Google may soon make British history, but not in way that will make anyone proud. Due to the company’s admission that its Street View cars sometimes collected entire emails and passwords while taking pictures, Google could become the first organization to be fined by the Information Commissioner’s Office.
As you probably remember, Google slipped the detail about emails and passwords into a blog post discussing new privacy controls. The Information Commissioner’s Office was quick to respond.
An ICO spokesperson said in a statement today, "We will be making enquiries to see whether this information relates to the data inadvertently captured in the UK . . ." Which sounds fine so far, given that "enquiries" aren’t threatening and the term "inadvertently" gives Google the benefit of the doubt.
The problem, from Google’s perspective, is that the spokesperson also said the ICO might have to consider "the need to use our enforcement powers." And since earlier this year, that includes the ability to levy a fine of £500,000 (or about $786,000).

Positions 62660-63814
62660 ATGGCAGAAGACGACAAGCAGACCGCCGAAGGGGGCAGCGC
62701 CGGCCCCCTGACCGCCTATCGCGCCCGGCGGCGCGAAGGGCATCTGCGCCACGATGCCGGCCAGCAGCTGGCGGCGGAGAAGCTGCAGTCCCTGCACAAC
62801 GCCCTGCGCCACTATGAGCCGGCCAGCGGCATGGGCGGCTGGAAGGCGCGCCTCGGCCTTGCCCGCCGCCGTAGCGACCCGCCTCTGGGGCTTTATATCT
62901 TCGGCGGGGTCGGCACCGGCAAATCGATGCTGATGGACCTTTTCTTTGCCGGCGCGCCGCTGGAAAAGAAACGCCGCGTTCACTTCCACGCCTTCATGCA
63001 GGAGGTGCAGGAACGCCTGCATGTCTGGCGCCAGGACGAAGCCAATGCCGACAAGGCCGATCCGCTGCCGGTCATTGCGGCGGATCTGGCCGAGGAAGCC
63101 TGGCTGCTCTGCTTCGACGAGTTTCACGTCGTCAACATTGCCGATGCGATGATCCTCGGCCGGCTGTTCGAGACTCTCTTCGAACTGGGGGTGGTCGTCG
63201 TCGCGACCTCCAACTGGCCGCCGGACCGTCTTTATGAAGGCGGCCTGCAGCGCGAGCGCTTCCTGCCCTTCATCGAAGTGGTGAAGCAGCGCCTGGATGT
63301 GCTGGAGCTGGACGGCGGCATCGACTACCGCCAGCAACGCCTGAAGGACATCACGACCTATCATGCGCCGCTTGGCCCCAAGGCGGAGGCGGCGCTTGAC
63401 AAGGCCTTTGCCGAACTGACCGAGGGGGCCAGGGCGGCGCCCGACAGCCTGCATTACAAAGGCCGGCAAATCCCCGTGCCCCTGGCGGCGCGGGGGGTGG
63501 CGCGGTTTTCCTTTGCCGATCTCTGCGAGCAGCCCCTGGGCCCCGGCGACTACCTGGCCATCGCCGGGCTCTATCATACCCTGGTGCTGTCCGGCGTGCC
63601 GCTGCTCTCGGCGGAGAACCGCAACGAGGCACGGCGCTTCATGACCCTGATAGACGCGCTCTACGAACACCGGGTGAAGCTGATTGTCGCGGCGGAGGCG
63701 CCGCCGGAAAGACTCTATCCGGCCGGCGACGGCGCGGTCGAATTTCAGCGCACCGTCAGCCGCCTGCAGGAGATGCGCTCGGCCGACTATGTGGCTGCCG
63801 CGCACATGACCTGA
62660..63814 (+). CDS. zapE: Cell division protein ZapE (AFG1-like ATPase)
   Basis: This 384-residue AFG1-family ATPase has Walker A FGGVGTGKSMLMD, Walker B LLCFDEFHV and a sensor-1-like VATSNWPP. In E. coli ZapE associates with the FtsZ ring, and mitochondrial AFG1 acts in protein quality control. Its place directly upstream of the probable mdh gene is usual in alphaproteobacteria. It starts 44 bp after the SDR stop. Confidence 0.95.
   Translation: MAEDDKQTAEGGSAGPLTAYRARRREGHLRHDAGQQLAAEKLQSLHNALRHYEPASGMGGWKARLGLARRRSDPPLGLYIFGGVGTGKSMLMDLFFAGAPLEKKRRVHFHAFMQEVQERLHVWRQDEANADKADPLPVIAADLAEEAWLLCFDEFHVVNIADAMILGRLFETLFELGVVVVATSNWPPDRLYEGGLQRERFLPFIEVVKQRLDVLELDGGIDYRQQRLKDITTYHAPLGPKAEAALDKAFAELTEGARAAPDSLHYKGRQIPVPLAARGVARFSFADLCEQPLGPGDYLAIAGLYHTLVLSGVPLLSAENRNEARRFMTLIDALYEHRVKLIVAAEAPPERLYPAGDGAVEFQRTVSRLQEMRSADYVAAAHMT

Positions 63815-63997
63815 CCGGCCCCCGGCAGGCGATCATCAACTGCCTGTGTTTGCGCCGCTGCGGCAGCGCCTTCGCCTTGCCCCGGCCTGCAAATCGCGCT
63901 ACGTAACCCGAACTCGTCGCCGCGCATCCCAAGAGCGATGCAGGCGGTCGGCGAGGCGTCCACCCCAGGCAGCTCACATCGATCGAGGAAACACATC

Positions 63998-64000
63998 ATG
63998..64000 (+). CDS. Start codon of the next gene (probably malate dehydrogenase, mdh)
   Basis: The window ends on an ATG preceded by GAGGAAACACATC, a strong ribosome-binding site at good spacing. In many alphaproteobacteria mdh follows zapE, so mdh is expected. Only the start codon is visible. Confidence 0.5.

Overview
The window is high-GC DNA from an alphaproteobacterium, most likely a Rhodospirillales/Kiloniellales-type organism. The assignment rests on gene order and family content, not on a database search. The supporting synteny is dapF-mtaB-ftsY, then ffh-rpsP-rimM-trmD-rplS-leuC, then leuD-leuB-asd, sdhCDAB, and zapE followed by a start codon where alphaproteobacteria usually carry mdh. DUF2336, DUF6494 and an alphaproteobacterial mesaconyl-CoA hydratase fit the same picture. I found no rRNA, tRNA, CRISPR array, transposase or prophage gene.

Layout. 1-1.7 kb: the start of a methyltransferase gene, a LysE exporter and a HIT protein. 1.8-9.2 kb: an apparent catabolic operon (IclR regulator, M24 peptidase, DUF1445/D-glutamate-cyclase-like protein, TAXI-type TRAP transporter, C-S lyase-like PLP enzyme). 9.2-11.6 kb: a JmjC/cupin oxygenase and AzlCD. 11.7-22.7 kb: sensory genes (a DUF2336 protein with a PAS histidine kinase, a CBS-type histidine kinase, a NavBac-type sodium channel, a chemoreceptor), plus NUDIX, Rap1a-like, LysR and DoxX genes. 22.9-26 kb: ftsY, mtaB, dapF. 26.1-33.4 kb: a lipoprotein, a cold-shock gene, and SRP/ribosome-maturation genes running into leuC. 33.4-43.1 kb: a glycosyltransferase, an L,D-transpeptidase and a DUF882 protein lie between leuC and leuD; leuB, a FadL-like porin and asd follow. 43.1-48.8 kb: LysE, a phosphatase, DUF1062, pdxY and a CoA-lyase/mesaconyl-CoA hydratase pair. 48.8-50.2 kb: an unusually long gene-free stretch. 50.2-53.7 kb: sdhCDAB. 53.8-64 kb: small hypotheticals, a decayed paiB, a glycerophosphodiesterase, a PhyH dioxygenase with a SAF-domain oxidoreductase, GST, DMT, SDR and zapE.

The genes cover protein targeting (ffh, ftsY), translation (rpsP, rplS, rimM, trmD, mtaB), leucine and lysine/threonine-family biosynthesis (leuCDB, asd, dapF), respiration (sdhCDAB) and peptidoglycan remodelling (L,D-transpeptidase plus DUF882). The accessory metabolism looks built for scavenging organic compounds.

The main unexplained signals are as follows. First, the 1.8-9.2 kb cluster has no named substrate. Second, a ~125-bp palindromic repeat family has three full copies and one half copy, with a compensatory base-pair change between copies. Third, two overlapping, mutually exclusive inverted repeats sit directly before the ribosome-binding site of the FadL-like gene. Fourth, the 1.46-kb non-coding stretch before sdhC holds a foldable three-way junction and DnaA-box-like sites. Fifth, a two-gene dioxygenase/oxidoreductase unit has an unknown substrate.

Google could take the financial blow, given that it had $33.4 billion in "cash, cash equivalents, and marketable securities" as of September 30th. The fine would just represent an embarrassing PR loss, especially since the ICO more or less cleared Google in July.
It’s possible other organizations would follow the ICO’s lead, as well.